The first thirty years of American history was largely influenced by the thought processes of Thomas Jefferson and Alexander Hamilton. The nature of how America developed as a country can be traced to the opinions that men such as these had in the formative years of the nation. Among many of the hotly contested subjects was that of foreign affairs and the relationship that individuals had with the country that were not native to the colonies at the time or involved in exploits outside of those merely pertaining to the colonial issues. There were many influences that were brought forth during this time, including those that were presented by the English empire that essentially laid the foundation for the colonies as an entity, as well as the French empire which helped provide munitions and support for the colonies to divide themselves from the English and establish their own right to their existence.
Much like many of the famous thinkers and politicians of the time, Jefferson and Hamilton expressed many viewpoints and opinions upon the involvement of other countries into the workings of the fledgling United States. In many of the works that Hamilton wrote and penned, there is a high level of influence which is brought forth from the French Revolution as well as the French’s approach to democracy and diplomacy. This is one of the central aspects to the works presented from the selected readings, especially in regards to the formation of the ideas that Hamilton came to adopt. As Secretary of the Treasury and for many years after the period in which he resigned, Hamilton was a large factor in how America came to address foreign diplomacy and the viewpoint that many of the politicians held.
In 1793, Napoleonic France declared war on many of the sovereign states in Europe which in turn contributed to a large amount of unrest in many countries such as Spain and Great Britain. While it can be said that America’s choice to remain neutral in the affairs had much to do with resources and overall desire to incite the effects of such an action, Hamilton and Jefferson were both primary contributors to the decision. Their methods and reasoning for this were entirely different though, as well as their approaches. Hamilton was of the opinion that Washington should be the primary individual to declare the United States’ neutrality, while Jefferson believed that the responsibility to do so should be left unto the Congress since Congress was the governing body responsible for the nation’s ability to declare war.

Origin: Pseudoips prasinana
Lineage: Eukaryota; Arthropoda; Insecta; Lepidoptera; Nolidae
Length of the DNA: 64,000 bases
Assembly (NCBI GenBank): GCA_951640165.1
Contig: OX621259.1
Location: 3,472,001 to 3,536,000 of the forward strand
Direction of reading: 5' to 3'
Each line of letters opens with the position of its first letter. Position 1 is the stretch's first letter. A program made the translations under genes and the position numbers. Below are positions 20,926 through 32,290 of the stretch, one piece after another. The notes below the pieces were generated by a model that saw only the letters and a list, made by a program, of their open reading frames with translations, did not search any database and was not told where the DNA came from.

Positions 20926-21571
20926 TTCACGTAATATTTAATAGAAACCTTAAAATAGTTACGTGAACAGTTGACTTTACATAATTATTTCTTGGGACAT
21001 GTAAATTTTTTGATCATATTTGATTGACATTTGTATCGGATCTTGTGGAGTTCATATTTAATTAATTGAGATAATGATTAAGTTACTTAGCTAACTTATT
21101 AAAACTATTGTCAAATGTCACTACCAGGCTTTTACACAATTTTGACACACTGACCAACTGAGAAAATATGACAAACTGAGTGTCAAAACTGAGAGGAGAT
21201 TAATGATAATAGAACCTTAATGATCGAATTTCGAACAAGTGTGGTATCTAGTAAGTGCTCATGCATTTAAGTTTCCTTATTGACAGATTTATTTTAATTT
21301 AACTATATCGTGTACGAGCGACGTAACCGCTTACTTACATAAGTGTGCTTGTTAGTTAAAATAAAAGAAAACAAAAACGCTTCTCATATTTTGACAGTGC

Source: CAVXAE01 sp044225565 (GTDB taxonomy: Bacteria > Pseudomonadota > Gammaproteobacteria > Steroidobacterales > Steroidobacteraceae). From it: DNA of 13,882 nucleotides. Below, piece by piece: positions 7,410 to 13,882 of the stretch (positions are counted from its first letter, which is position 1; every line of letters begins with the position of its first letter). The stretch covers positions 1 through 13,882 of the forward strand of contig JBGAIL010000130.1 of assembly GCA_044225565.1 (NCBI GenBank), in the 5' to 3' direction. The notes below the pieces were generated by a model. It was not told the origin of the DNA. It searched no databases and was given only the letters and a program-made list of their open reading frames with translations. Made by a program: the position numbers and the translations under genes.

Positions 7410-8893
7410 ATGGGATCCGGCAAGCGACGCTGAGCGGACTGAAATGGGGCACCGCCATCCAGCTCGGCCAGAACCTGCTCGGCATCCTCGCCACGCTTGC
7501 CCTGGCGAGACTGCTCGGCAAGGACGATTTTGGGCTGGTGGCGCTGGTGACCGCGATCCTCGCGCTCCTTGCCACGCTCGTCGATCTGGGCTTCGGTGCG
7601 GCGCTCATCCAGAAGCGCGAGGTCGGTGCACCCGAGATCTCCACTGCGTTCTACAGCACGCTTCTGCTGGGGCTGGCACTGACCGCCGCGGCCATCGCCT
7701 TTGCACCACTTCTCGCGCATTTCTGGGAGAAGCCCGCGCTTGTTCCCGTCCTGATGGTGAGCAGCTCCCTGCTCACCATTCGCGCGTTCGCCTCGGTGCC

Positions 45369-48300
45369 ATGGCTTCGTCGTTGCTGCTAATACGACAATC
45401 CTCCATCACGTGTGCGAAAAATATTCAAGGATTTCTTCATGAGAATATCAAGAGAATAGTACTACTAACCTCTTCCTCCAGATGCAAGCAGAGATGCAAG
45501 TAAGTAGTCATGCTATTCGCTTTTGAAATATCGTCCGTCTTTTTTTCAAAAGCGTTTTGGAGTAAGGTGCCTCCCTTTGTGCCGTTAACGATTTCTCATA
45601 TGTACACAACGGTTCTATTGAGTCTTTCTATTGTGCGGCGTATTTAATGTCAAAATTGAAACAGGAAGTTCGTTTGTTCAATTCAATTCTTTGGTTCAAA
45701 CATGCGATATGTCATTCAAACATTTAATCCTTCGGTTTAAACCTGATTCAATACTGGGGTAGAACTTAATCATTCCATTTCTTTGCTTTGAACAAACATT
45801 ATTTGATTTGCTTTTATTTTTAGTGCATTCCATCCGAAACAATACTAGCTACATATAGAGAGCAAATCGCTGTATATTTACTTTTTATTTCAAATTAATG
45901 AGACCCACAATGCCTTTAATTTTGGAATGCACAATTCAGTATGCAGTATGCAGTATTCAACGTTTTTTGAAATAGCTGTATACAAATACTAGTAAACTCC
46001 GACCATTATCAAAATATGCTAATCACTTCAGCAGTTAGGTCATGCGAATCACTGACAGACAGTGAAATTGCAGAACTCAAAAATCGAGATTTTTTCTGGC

Despite this, Hamilton’s approach was the one that ultimately won out, which eventually led to Washington proclaiming and issuing the now famous Neutrality Proclamation in 1793. Hamilton based many of his ideas upon foreign affairs around the idea of present utility for the new country as he argued that the United States need not be involved in the affairs of France at the time, despite the Franco-American treaty of 1778. The basis for his argument was that the arrangements for the treaty were defined by the king of France at the time, and not necessarily by the French Republic which had been brought forth afterwards. Hamilton’s opinions of the matter were detailed in many of the selected works, as were his motivations.
While Hamilton viewed the French as a major determining factor for the United States, he also viewed the fledgling country’s ability to maintain such a position and to adequately provide for themselves as the main factors for not involving themselves with European affairs. Yet, despite this, Hamilton also understand the nature of political motivation and greatly valued keeping alliances and treaties steady with the European powers. To prevent an eventual war with the British, Hamilton persuaded Washington to sign a treaty with the English, sending John Jay to London to do so. While it can be said that many viewed the treaties to be a disappointment due to the eventual nature of the conflict with Britain, Hamilton believed that they were essential to prevent war and eventually, the efforts that he brought forth helped to get the documents ratified, thus ensuring that conflicts with the British would not occur.
Thomas Jefferson had many interests similar to those of Hamilton, but many of the approaches were different in how the two went about conducting their respective affairs. Jefferson was a proponent of limiting the reach and power of the federal government and Hamilton was in favor of a strong, centralized federal government, the logic behind their actions were rather sound and similar. This is a principle aspect of the documents discussed by Jefferson. The nature of Jefferson’s presidency saw a huge precedence on the foreign affairs that the country needed of the time, so as a result, the federal government was largely required to conduct these affairs for Jefferson.
One of the most famous instances of Jefferson utilizing the power of the federal government was in the Louisiana Purchase, which was analyzed greatly by the readings provided. Jefferson believed the purchase to be of a high strategic importance to the nation as it allowed the country to grow exponentially and to subdue many of the foreign influences that were present in the ownership of the region. Jefferson felt that by appeasing the institutions present for the territorial ownership, the nation would be better serviced by the lucrative capacity for expansion. While it can be said that their methods were different in scope, the reasons for Hamilton’s and Jefferson’s actions were universally the same as both sought to increase the scope and power of the United States as a nation, while helping to develop the country’s identity in the formative years that it experienced.